What is translation?


Translational research represents the interface between basic research and clinical development. The goal is to enable the latest findings from basic research to lead to new therapies or diagnostic procedures for patients in the shortest of times. At the same time, questions that arise during the clinical practice are fed back to basic research for systematic analysis.






Princess of Asturias Award for Emmanuelle Charpentier

HZI scientist honoured for her work on the CRISPR-Cas9 system

Prof Emmanuelle Charpentier, head of the Regulation in Infection Biology department at the Helmholtz Centre for Infection Research in Braunschweig (HZI), Humboldt Professor at Hannover Medical School and Guest Professor at the Laboratory for Molecular Infection Medicine (MIMS) in Sweden, has been announced as a recipient of this year’s Princess of Asturias Award for Technical and Scientific Research. She shares the prize with her colleague Jennifer Doudna from the University of California in Berkeley, USA.

Charpentier and her team, during her time at Umeå University in Sweden, deciphered an ancient molecular mechanism bacteria use to protect themselves from viruses. Together with Doudna she demonstrated that the CRISPR-Cas9 system can be harnessed into a powerful tool for gene engineering, which is now used in laboratories all over the world. CRISPR-Cas9 allows for targeted editing of genetic material. This so-called genome editing can for instance be used to treat genetic disorders such as cystic fibrosis or sickle cell anemia.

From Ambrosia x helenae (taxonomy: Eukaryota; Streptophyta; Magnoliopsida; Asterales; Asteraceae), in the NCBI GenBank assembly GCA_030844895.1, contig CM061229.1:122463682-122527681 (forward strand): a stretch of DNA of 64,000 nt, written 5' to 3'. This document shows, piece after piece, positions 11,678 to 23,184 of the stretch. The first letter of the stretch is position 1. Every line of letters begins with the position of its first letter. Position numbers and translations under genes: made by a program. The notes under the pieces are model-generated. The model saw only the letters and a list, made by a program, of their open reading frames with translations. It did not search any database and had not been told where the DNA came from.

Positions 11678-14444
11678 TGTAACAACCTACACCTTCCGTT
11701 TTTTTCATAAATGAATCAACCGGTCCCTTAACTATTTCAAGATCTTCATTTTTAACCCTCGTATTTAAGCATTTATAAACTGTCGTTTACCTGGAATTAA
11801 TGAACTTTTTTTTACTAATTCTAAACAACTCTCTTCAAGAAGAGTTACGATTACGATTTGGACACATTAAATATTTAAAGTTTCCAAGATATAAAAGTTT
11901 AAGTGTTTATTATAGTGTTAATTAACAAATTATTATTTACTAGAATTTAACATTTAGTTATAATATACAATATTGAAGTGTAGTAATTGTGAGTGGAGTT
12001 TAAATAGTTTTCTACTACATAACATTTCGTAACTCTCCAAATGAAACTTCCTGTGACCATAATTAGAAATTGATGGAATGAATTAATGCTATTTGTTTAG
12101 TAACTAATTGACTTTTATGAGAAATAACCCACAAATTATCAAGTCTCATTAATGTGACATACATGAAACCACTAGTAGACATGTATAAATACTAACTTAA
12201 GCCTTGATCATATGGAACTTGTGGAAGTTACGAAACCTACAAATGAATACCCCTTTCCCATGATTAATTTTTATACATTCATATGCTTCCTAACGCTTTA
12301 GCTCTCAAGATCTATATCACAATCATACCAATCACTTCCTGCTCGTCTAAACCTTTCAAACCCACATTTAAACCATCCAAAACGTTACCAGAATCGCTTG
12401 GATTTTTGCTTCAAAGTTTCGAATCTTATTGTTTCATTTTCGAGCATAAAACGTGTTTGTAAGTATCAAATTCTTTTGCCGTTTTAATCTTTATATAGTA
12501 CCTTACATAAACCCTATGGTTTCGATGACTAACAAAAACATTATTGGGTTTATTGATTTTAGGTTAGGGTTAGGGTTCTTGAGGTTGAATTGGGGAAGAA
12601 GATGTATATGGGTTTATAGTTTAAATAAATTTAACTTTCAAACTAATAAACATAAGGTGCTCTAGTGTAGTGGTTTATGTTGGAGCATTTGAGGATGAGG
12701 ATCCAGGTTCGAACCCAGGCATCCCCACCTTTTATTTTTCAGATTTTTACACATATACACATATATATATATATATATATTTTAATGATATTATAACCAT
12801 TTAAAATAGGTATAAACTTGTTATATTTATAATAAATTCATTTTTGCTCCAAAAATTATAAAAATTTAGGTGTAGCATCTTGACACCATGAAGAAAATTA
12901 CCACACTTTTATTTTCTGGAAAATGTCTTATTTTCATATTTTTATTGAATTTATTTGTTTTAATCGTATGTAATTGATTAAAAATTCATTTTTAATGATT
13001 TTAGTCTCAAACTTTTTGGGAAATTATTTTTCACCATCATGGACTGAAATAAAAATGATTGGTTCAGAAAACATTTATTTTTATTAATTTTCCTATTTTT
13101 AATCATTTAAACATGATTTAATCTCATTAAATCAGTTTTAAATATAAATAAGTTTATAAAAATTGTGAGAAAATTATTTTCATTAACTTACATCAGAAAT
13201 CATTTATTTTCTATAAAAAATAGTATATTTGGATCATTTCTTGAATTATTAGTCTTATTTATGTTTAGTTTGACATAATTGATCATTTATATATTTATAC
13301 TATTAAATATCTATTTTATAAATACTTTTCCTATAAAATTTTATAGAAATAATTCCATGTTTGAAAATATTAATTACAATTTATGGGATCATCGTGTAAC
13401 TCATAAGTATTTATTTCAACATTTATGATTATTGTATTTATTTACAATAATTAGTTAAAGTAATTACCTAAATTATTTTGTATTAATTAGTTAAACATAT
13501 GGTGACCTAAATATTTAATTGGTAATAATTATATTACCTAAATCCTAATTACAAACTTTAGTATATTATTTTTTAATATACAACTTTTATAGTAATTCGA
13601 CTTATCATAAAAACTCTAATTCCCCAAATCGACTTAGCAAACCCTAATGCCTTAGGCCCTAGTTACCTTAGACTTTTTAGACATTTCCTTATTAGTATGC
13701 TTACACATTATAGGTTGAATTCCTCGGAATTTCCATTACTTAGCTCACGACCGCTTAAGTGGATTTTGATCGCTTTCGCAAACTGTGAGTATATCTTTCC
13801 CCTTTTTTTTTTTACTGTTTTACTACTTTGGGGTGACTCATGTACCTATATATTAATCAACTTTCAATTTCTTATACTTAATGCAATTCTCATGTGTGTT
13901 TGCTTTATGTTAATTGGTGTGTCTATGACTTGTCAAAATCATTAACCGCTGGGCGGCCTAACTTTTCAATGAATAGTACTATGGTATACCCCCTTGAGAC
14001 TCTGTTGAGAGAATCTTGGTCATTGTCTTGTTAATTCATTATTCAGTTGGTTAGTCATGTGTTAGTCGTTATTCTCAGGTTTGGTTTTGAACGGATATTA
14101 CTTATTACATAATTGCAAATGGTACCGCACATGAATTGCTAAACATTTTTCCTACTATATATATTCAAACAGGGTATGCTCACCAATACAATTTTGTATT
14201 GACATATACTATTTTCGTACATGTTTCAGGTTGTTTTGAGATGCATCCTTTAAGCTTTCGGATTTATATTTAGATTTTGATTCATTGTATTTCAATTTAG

The Princess of Asturias Award is bestowed yearly in eight categories, including Arts, Sports and International Cooperation. Each prize is worth 50,000 Euros. Its patron is the Spanish crown princess Leonor. The awards will be bestowed in October in the presence of the Spanish royal family.


For further information please visit the HZI website